A damning report into last year’s junior doctor jobs fiasco has recommended employers in the NHS play a greater role in medical training and recruitment.
MPs on the House of Commons Health Select Committee found that health service employers had too little input into the design and implementation of the controversial Modernising Medical Careers (MMC) programme.
The online recruitment system introduced last year was highly unpopular with both candidates and assessors, as well as being beset by technology problems.
Numbers of applicants were also much higher than expected, creating fierce competition for posts and inconsistent short-listing.
The system was eventually ditched by ministers, with responsibility for selection and training for this year’s recruitment round passed down to a range of local bodies.
Giving evidence to the committee earlier this year, Sian Thomas, deputy director of NHS Employers, confirmed that employing organisations had not been closely involved with the development of MMC, and were regarded as “peripheral”.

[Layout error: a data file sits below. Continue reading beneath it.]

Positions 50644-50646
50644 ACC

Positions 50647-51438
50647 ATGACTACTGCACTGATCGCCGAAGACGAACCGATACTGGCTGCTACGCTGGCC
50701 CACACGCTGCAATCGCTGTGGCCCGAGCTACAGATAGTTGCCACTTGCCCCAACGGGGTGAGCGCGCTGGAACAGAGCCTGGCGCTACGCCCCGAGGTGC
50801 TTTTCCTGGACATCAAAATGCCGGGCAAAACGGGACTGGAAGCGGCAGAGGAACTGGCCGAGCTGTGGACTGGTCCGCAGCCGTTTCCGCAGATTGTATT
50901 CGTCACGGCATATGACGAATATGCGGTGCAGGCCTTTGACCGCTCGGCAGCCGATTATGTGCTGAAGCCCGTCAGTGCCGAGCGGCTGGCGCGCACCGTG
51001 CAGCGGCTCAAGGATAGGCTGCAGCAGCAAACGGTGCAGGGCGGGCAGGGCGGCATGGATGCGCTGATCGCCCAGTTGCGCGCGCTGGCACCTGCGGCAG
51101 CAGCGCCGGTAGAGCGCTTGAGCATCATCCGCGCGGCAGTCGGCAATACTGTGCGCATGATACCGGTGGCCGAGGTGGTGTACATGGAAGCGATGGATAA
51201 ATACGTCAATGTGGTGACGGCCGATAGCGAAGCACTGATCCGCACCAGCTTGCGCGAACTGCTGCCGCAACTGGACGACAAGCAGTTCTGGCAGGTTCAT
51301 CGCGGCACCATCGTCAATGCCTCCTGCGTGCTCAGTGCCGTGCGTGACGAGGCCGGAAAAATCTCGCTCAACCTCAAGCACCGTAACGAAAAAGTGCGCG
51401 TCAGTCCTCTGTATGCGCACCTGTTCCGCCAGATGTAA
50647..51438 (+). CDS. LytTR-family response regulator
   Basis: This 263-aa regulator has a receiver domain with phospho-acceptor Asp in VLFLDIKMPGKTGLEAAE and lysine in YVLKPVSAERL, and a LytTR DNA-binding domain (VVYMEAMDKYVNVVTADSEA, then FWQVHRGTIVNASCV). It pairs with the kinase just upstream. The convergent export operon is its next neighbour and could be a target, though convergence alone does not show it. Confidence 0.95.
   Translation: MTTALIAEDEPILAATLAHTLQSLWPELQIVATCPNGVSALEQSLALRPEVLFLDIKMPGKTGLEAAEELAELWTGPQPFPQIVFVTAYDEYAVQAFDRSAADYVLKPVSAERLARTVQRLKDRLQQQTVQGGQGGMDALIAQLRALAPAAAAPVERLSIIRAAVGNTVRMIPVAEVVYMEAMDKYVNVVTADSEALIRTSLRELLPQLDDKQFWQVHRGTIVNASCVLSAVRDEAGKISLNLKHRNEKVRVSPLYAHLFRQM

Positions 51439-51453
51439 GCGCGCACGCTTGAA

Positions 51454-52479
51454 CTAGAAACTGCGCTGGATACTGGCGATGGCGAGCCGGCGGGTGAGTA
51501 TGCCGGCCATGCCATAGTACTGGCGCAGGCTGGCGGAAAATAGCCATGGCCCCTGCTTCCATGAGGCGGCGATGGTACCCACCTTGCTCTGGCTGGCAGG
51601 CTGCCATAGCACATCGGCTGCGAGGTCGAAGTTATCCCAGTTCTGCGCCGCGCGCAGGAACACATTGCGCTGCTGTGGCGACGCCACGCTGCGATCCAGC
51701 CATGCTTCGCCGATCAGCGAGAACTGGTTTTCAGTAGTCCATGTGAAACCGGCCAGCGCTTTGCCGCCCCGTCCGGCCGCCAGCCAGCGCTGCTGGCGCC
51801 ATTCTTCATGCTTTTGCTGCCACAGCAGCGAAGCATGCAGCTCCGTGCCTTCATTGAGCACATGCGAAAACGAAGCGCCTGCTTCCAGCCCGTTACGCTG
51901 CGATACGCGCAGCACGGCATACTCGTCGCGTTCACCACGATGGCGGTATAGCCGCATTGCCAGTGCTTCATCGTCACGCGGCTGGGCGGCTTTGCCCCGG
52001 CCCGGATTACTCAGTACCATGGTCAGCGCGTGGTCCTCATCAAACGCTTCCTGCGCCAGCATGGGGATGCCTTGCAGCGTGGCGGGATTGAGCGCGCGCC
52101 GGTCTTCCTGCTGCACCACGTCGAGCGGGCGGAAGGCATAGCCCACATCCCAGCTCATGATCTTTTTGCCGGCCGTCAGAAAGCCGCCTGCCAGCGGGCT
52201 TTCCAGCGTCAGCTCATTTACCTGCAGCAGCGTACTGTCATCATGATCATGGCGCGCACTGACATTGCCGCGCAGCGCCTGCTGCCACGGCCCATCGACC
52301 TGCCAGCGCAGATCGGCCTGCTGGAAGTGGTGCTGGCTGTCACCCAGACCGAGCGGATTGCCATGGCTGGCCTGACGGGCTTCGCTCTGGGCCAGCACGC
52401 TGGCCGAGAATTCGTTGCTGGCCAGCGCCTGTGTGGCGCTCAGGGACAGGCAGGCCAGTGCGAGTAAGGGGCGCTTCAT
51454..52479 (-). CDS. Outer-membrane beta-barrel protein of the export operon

“I would say a great majority of the design decisions were made without employment input,” she said.
Among other criticisms, the committee said management of the reforms by the Department of Health (DoH) was “inept”, and the lack of co-ordination between the Home Office and DoH on restricting the number of overseas doctors was “woefully inadequate”.
David Grantham, head of programmes at NHS Employers, welcomed the report. “Employers are best placed to identify the numbers and types of medical specialists needed to deliver high-quality patient care in modern healthcare settings,” he said.